By William Fisher
In the name of “Global War on Terror,” the U.S. Government is waging war on non-governmental organizations by applying “shortsighted, undemocratic policies” that are “constraining the critical activities of the charitable and philanthropic sectors, stifling free speech, and ultimately impeding the fight against terrorism.”
This is the conclusion of a new white paper prepared by two prominent organizations, OMB Watch and Grantmakers Without Borders. OMB stands for the government’s Office of Management and Budget, the White House office responsible for devising and submitting the president's annual budget proposal to Congress.
The report charges that the government views nonproﬁts as “conduits for terrorist funding and a breeding ground for aggressive dissent.” It accuses the courts of being “overly deferential” to the U.S. Treasury Department, which is responsible for conducting programs designed to stem the flow of money to terrorist organizations. It contends that federal agencies “ignore nonproﬁts’ calls for change,” and says, “Congress has not utilized its oversight powers to review counterterrorism programs.”
The result, the report says, is that U.S. nonprofit organizations have been forced to “operate within a legal regime that harms charitable programs, undermines the independence of the nonproﬁt sector, and weakens civil society.”
The report says that the U.S. nonprofit community today “operates in fear of what may spark (the government) to use its power to shut them down.”
Kay Guinane, Director of Nonprofit Speech Rights at OMB Watch, noted that the current approach to counterterrorism as it relates to nonprofits and foundations is ultimately counterproductive. She told IPS, "In order to preserve the rights of all nonprofit organizations, and indeed, the rights of all people, all levels of government must conduct their counterterrorism activities in a way that consistently protects liberty and civil society. Otherwise, Americans and others lose safeguards that were designed to protect us all from creeping tyranny."
The report -- Collateral Damage: How the War on Terror Hurts Charities, Foundations, and the People They Serve -- asserts that “current counterterrorism policies are based on a flawed legal regime and broad, vague definitions; the policies rely on flawed assumptions about terrorism and nonprofits; and the policies are abused by the government to engage in unconstitutional, political use of surveillance powers.”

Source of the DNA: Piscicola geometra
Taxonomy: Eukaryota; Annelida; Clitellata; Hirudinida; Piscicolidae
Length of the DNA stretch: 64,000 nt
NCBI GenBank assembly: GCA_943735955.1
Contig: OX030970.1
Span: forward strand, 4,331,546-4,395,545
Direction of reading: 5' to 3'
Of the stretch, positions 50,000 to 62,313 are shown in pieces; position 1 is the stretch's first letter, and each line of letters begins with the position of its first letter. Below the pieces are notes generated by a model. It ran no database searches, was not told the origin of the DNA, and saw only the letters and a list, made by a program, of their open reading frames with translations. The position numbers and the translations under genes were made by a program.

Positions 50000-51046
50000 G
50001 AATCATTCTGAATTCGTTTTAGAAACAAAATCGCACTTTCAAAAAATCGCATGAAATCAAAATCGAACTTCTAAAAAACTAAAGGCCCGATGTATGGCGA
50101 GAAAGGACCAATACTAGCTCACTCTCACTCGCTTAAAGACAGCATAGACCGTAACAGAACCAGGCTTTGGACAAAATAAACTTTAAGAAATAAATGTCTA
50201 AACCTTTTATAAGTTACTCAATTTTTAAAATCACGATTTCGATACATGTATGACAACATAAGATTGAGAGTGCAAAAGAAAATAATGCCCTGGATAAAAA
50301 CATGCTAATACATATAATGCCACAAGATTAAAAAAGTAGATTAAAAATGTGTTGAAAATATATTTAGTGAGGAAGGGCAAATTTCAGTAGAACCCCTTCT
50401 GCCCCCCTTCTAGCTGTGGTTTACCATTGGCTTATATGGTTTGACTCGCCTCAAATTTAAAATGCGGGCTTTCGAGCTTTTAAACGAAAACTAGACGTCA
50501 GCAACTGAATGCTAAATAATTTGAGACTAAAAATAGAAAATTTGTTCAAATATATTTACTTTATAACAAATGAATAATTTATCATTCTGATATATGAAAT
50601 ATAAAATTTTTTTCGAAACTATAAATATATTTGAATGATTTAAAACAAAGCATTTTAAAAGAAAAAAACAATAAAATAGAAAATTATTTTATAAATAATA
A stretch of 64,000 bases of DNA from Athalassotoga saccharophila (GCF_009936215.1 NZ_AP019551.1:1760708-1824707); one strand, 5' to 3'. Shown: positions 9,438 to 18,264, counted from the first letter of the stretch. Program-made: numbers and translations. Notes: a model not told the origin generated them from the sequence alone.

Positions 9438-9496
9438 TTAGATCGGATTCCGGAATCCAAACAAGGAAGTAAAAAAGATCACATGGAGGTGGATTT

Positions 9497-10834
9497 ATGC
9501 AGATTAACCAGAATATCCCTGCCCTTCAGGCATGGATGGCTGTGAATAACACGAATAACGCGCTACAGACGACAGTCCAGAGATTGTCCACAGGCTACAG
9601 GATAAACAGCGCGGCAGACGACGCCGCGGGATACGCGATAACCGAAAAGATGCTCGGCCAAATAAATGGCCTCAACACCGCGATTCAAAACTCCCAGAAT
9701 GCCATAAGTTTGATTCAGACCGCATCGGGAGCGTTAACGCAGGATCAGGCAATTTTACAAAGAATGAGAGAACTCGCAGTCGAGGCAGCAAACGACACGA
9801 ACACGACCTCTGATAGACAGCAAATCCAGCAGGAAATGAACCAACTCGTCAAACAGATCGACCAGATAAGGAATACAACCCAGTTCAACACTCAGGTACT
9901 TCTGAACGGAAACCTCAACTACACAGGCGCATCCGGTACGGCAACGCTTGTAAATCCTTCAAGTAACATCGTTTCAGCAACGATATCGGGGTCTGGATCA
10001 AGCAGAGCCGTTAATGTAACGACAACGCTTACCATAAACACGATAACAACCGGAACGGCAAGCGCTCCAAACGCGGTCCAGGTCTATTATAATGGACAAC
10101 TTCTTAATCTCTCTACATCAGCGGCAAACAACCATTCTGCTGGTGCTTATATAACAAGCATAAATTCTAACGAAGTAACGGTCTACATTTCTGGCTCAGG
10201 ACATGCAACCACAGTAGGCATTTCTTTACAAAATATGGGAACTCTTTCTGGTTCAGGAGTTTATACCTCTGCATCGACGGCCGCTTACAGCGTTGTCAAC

The Treasury Department’s Office of Foreign Assets Control (OFAC) is the target of much of the report’s criticism of the government’s approach. After the September 11th terrorist attacks on the U.S., Congress gave the government sweeping new powers to crack down on not-for-profit organizations that were using their charitable status as cover for funneling funds to terrorist groups.
These powers include the authority to designate any charity as a material supporter of terrorism. This action demands virtually no due process from the government, denies the target to see the evidence against it, and can result in freezing of a charity’s assets, effectively shutting it down. Since 9/11, the government has shut down dozens of charitable groups, but only three have ever been charged and brought to trial for supporting terrorist causes. None has been convicted.
The report explains that current counterterrorism ﬁnancing policy allows the funds of designated charitable organizations to sit in frozen accounts indeﬁnitely. Treasury’s 2006 Terrorist Assets Report estimates that $16,413,733 in assets from “foreign terrorist organizations”, which include charities and foundations, have been frozen since 9/11. The laws that authorize the designation and freezing of assets do not provide any timeline or process for long-term disposition, so they remain frozen for as long as the root national emergency authorizing the sanctions lasts. To date, no blocked funds have been released for charitable purposes, despite several requests, the report claims.